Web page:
AMD Ryzen 7000 ‘5nm Zen 4’ AM5 Desktop CPUs Specs, Performance, Price, & Availability – Everything We Know So Far


AMD officially lifted the curtains off its next-generation Ryzen 7000 Dekstop CPUs that are going to feature the Zen 4 core architecture at CES 2022. The next-generation lineup will be bringing some drastic changes, not only limited to the CPU and we are going to talk about what you can expect in terms of specifications, performance, and prices.

AMD Ryzen 7000 'Zen 4' Desktop CPUs, The First 5nm Consumer CPUs For The Latest AM5 Platform

[Updated - 01/03/22]

While Intel may have managed to take the performance, value, and efficiency throne from AMD with its 12th Gen Alder Lake lineup, AMD isn't going to sit silent. They have planned two brand new CPU launches this year with the upcoming one being a demonstration of how 3D V-Cache can allow gamers to benefit from faster performance in a mainstream package. But that's just one chip, the bigger launch is scheduled for the second half of 2022 in the form of Ryzen 7000 and it's going to fundamentally change everything for the Ryzen Desktop CPU platform.

AMD Ryzen  'Zen 4' Desktop CPU Expected Features:

  • Brand New Zen 4 CPU Cores (IPC / Architectural Improvements)
  • Brand New TSMC 5nm process node with 6nm IOD
  • Support on AM5 Platform With LGA1718 Socket
  • Dual-Channel DDR5 Memory Support
  • 28 PCIe Lanes (CPU Exclusive)
  • 105-120W TDPs (Upper Bound Range ~170W)

AMD AM5 Platform - A New Beginning

Before we talk CPUs, we have to talk about the platform itself. The AMD Ryzen 7000 CPUs will be migrating to a new home known as AM5, the successor to the long-lasting AM4 platform. It marks a fresh start for the Ryzen Desktop family and as such, existing Ryzen CPUs starting with Ryzen 1000 & all the way up to Ryzen 5000 won't be supported by the new platform and we will tell you why it is so.

The AM5 platform will first and foremost feature the brand new LGA 1718 socket. That's correct, AMD isn't going the PGA (Pin Grid Array) route anymore and now focusing on LGA (Land Grid Array), similar to what Intel uses on its existing desktop processors. The main reason to go LGA is due to the addition of enhanced and next-gen features such as PCIe Gen 5, DDR5, etc that we will get to see on the AM5 platform. The socket has a single latch & gone are the days of worrying about pins underneath your precious processors.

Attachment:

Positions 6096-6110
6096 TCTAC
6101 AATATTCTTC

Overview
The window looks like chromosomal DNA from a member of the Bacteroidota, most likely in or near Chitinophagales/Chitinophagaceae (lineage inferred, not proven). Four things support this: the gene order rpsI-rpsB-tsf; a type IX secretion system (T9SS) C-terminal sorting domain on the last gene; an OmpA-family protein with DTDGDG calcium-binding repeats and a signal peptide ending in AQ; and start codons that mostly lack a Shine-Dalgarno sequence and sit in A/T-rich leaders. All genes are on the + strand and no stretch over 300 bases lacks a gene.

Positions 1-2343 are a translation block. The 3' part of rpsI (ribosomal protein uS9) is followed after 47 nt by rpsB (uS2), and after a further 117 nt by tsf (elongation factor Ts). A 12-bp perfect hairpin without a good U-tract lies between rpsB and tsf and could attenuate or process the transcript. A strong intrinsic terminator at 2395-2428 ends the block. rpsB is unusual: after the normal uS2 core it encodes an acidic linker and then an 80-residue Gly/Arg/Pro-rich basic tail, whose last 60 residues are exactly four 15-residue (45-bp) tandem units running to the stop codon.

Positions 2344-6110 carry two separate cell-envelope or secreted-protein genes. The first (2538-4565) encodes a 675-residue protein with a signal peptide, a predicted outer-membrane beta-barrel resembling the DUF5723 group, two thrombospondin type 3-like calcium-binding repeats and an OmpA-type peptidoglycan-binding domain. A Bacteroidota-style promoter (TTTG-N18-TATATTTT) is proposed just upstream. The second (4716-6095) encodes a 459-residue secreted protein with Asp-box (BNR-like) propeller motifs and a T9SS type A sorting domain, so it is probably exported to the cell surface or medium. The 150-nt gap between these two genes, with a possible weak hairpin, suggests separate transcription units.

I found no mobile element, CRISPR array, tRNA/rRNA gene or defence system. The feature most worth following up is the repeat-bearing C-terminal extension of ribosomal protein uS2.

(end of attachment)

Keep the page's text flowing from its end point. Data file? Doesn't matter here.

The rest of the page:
In terms of features, the AM5 platform will initially support AMD's Ryzen 7000 'Zen 4' Desktop CPUs and extend that support to future Ryzen CPUs and APUs. The platform offers DDR5-5200 (JEDEC) memory support, up to 28 PCIe lanes (Gen 5 standard), increased NVMe 4.0, and USB 3.2 I/O lanes & we have also heard chatter about native USB 4.0 support which will be a game-changer.

A new feature called RAMP (Ryzen Accelerated Memory Profile) will allow enhanced DDR5 memory OC on the new platform, similar to Intel's XMP. It has been a rough road for AM4 to offer decent DDR4 OC capabilities but that has more or less been sorted out by now, we can only expect DDR5 to have a much better OC and compatibility experience compared to DDR4 on AM4 platforms. Furthermore, it looks like the platform will only be DDR5 compatible and we won't see DDR4 options as we do on Intel's existing platform. But with DDR5 prices and availability improving, that won't be that big of a deal for most high-end consumers who AMD will be aiming first.

AMD AM5 Platform Block Diagram:

The AM5 compliant AMD 600-series motherboards are currently being prepped up by the board makers and are expected to include the flagship X670 and mainstream B650 chipsets. Due to some PCH die changes, the only ITX options available within the AM5 lineup will be based on the B650 PCH while the more flagship ATX & EATX options will carry the X670 PCH. Best of all, the new AM5 boards will be compatible with existing AM4 coolers as AMD has confirmed here.

Do note that the PCH names aren't fully confirmed yet but that's what we have seen in previous leaks. These features are expected to expand further as the AM5 platform matures. As we saw with AM4, the platform got a range of updates in the form of PCIe Gen 4, advanced PBO states, SAM & countless I/O updates as it reached its end cycle and the same can be expected from AM5.